New Twists And Turns In Fatal Hutchinson County Accident
A couple of days ago, we heard about an accident that happened in Hutchinson County that sadly left one person dead from the accident.
There was an arrest made, charges were drawn up, and the process began.
Any time there's an investigation that's ongoing, there's the possibility of something new popping up, and in this particular case, we have just that. In fact, the change was so big that it resulted in the charges against the man being completely changed.
Oliverio Angel Perez-Matul was the driver of the car that hit another car resulting in the death of Bryndan Grogan of Fritch. After the accident, Perez-Matul was arrested and taken in for booking. His charges were:
You can see he was initially hit with five different charges, including vehicular manslaughter and intoxication assault with a vehicle. Something is about to change.
As police continue investigating the accident, they find out that there was a stop sign that was at the intersection where the accident occurred. At the time of the accident however, the stop sign wasn't there.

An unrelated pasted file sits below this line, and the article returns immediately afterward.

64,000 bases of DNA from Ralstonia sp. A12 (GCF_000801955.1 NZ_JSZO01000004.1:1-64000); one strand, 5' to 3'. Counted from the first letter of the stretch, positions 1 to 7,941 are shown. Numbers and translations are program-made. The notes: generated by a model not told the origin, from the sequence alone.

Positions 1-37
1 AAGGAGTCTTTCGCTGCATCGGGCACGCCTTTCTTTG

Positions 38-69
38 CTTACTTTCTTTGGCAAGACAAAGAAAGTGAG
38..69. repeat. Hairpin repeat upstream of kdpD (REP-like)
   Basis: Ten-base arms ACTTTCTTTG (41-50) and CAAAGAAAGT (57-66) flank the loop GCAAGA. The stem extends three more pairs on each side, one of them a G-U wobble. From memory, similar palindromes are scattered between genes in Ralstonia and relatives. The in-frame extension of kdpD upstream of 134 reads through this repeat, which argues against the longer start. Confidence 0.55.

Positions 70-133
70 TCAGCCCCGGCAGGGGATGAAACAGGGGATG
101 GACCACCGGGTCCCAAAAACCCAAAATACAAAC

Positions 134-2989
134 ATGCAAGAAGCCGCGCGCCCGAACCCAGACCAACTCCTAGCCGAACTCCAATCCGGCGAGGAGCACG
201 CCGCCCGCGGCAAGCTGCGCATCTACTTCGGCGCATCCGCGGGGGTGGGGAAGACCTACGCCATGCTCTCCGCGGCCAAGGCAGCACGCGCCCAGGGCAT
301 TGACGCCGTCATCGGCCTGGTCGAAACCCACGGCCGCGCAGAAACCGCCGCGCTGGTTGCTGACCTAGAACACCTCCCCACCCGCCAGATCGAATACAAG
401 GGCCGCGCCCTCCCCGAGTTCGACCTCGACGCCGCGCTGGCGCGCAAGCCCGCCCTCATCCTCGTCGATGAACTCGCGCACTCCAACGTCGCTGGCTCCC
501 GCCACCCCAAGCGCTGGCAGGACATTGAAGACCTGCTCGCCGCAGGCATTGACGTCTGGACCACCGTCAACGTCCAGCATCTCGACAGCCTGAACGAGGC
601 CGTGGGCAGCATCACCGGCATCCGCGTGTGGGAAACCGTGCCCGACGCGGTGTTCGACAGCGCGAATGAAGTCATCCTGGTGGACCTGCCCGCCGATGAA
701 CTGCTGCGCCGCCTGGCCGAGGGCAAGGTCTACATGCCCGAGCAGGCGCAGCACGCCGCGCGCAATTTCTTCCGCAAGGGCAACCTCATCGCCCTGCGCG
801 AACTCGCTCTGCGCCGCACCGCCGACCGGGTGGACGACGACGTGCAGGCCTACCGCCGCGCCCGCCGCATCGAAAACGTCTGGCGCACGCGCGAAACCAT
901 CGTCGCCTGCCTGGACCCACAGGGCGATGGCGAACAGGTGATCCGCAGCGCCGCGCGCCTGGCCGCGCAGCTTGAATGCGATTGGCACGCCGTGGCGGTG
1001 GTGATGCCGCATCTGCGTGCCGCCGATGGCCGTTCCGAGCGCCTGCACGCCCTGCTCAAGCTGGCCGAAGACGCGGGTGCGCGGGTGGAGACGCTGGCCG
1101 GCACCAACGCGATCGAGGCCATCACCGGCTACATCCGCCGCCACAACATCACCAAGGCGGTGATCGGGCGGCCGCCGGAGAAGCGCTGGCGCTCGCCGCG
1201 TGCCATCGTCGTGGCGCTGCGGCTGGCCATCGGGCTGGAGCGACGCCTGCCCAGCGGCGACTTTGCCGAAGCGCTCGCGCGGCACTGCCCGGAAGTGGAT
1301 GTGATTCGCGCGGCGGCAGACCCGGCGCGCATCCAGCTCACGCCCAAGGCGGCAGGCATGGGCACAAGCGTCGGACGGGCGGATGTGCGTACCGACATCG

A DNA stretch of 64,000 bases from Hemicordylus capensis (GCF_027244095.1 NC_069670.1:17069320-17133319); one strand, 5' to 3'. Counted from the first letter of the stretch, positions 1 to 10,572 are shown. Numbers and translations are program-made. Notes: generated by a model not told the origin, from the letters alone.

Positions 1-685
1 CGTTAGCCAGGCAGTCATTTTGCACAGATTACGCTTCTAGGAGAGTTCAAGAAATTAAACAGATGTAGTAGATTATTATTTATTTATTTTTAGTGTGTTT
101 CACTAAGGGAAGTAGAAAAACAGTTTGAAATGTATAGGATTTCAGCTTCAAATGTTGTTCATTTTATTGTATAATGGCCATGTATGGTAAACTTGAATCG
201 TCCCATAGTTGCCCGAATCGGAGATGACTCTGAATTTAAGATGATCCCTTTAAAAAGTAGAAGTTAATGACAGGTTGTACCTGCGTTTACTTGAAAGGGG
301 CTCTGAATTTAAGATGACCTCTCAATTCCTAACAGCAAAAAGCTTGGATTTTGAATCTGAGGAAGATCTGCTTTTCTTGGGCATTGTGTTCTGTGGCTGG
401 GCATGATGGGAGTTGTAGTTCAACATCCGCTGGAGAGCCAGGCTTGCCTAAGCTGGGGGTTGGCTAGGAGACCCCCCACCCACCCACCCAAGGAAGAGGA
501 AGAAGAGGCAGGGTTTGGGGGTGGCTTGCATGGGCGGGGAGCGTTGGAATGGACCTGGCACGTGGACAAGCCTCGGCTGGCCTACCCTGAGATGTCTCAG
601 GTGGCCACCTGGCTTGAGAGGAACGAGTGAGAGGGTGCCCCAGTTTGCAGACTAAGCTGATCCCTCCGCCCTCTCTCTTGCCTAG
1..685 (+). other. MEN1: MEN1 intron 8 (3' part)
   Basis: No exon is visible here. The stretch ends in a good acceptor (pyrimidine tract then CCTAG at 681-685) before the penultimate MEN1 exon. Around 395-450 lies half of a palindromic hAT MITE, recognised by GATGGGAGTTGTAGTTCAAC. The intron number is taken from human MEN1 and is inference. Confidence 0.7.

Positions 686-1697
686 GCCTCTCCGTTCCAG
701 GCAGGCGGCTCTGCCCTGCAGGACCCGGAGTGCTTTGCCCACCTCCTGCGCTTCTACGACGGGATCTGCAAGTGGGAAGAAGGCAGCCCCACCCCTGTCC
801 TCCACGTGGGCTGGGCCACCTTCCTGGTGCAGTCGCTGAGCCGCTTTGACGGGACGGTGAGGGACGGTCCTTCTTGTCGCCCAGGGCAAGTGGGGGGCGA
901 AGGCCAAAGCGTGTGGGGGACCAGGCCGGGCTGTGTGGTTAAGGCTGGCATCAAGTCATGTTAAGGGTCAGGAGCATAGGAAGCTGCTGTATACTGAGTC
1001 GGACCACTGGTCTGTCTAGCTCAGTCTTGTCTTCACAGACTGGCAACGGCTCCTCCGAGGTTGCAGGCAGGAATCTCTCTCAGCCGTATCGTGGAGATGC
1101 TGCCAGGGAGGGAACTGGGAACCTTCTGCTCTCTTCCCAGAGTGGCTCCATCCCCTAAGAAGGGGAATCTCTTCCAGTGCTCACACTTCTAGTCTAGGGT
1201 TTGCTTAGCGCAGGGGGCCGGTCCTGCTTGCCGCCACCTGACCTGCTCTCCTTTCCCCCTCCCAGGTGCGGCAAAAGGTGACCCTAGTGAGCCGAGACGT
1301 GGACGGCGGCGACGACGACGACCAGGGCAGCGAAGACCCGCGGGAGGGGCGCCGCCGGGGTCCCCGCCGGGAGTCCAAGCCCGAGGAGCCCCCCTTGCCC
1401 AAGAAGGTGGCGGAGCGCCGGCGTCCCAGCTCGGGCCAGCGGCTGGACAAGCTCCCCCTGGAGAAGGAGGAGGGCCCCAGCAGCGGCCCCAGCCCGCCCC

Why it wasn't there isn't clear, it's possible someone removed the stop sign for one reason or another. While it doesn't change the fact that Perez-Matul was allegedly driving drunk, it DOES change the circumstances of the accident.
As far as not stopping at the intersection, he was in the right at the time since there wasn't a stop sign. If you're not looking for it, chances are you aren't stopping, sometimes even if you knew there used to be one there. It's possible he was unfamiliar with the area and where stop signs typically are.
With this discovery, the charges against Perez-Matul ended up being changed, and pretty dramatically.
As you'll see, the vehicular manslaughter charge is now gone and the accident involving death charge remains. So how does this change things?
The vehicular manslaughter charge carries a potential sentence of 2 to 20 years in prison along with a fine of up to $10,000. The accident involving death charge could result in a sentence of 2 to 10 years and the same fine.
So with that charge being dropped, it takes away potentially 20 years in prison and leaves the lesser charge and smaller sentence on the table.
Also, you may have noticed the intoxication assault with a vehicle charge was dropped as well. That could've sentenced Perez-Matul to another 2 to 10 years in prison, up to $10,000 in fines, as well as suspension of his drivers license for anywhere between 180 days to 2 years.
To recap, that's 4 to 30 years, up to $20,000 in fines, and a drivers license suspension that has been avoided by Perez-Matul because the stop sign was missing. That's a dramatic turn of events in this case.
As far as the missing stop sign at the intersection goes, it is now back in place so we should (hopefully) avoid seeing something like this in the future.